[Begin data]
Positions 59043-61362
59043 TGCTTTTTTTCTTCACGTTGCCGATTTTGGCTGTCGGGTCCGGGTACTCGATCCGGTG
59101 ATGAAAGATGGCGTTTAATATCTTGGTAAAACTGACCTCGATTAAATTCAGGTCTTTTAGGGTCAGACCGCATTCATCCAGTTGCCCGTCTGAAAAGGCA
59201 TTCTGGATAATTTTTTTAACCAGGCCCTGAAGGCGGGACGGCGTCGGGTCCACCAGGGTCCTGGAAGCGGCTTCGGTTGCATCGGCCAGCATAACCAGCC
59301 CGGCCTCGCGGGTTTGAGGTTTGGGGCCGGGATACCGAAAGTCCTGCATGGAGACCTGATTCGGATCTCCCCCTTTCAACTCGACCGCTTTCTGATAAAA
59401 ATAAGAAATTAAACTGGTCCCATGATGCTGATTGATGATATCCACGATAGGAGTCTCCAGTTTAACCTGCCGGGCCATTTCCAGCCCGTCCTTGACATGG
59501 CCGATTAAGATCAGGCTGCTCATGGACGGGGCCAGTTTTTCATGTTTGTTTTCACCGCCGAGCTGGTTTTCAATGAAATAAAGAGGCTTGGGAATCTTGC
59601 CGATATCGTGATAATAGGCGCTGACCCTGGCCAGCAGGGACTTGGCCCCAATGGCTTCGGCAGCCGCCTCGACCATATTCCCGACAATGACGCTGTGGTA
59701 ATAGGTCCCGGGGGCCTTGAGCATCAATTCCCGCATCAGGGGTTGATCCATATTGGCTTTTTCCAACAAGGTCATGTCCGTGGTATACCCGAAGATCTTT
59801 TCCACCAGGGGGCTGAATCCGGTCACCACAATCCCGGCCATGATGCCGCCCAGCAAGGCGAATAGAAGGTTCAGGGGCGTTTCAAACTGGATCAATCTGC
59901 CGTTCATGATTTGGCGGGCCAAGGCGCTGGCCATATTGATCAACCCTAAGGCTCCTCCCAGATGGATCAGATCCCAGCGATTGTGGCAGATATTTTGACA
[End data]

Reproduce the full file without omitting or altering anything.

Positions 59043-61362
59043 TGCTTTTTTTCTTCACGTTGCCGATTTTGGCTGTCGGGTCCGGGTACTCGATCCGGTG
59101 ATGAAAGATGGCGTTTAATATCTTGGTAAAACTGACCTCGATTAAATTCAGGTCTTTTAGGGTCAGACCGCATTCATCCAGTTGCCCGTCTGAAAAGGCA
59201 TTCTGGATAATTTTTTTAACCAGGCCCTGAAGGCGGGACGGCGTCGGGTCCACCAGGGTCCTGGAAGCGGCTTCGGTTGCATCGGCCAGCATAACCAGCC
59301 CGGCCTCGCGGGTTTGAGGTTTGGGGCCGGGATACCGAAAGTCCTGCATGGAGACCTGATTCGGATCTCCCCCTTTCAACTCGACCGCTTTCTGATAAAA
59401 ATAAGAAATTAAACTGGTCCCATGATGCTGATTGATGATATCCACGATAGGAGTCTCCAGTTTAACCTGCCGGGCCATTTCCAGCCCGTCCTTGACATGG
59501 CCGATTAAGATCAGGCTGCTCATGGACGGGGCCAGTTTTTCATGTTTGTTTTCACCGCCGAGCTGGTTTTCAATGAAATAAAGAGGCTTGGGAATCTTGC
59601 CGATATCGTGATAATAGGCGCTGACCCTGGCCAGCAGGGACTTGGCCCCAATGGCTTCGGCAGCCGCCTCGACCATATTCCCGACAATGACGCTGTGGTA
59701 ATAGGTCCCGGGGGCCTTGAGCATCAATTCCCGCATCAGGGGTTGATCCATATTGGCTTTTTCCAACAAGGTCATGTCCGTGGTATACCCGAAGATCTTT
59801 TCCACCAGGGGGCTGAATCCGGTCACCACAATCCCGGCCATGATGCCGCCCAGCAAGGCGAATAGAAGGTTCAGGGGCGTTTCAAACTGGATCAATCTGC
59901 CGTTCATGATTTGGCGGGCCAAGGCGCTGGCCATATTGATCAACCCTAAGGCTCCTCCCAGATGGATCAGATCCCAGCGATTGTGGCAGATATTTTGACA